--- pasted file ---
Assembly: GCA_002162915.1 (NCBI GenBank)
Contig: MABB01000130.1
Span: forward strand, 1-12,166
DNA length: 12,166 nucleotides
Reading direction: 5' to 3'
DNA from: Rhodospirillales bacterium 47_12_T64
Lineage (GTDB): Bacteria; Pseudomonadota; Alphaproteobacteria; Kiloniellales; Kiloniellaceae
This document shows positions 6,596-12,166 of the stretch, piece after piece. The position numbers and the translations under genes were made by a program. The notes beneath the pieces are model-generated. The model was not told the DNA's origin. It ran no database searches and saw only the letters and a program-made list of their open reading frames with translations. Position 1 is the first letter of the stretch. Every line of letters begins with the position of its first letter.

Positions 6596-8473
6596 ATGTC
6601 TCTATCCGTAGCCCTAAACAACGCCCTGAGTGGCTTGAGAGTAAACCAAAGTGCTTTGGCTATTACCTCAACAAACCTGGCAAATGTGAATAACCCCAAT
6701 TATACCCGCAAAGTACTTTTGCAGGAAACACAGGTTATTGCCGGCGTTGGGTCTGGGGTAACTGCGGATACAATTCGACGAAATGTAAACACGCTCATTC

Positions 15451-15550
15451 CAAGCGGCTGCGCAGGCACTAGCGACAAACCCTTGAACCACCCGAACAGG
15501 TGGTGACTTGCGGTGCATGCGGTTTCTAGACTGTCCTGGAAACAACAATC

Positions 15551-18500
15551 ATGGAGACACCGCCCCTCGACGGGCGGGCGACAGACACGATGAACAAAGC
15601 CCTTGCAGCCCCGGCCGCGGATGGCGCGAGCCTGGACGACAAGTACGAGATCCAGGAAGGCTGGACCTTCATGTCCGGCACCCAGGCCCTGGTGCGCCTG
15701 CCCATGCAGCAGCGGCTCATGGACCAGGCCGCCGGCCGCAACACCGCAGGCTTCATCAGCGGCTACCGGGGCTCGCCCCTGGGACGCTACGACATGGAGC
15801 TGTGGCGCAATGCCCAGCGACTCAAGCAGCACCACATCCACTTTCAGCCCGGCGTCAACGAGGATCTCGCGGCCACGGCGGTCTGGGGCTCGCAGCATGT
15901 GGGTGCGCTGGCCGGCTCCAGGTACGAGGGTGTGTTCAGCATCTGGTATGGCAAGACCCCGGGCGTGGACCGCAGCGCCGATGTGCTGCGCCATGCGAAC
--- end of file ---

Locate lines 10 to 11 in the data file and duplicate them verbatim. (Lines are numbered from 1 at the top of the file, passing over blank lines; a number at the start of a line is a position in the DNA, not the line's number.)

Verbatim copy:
6596 ATGTC
6601 TCTATCCGTAGCCCTAAACAACGCCCTGAGTGGCTTGAGAGTAAACCAAAGTGCTTTGGCTATTACCTCAACAAACCTGGCAAATGTGAATAACCCCAAT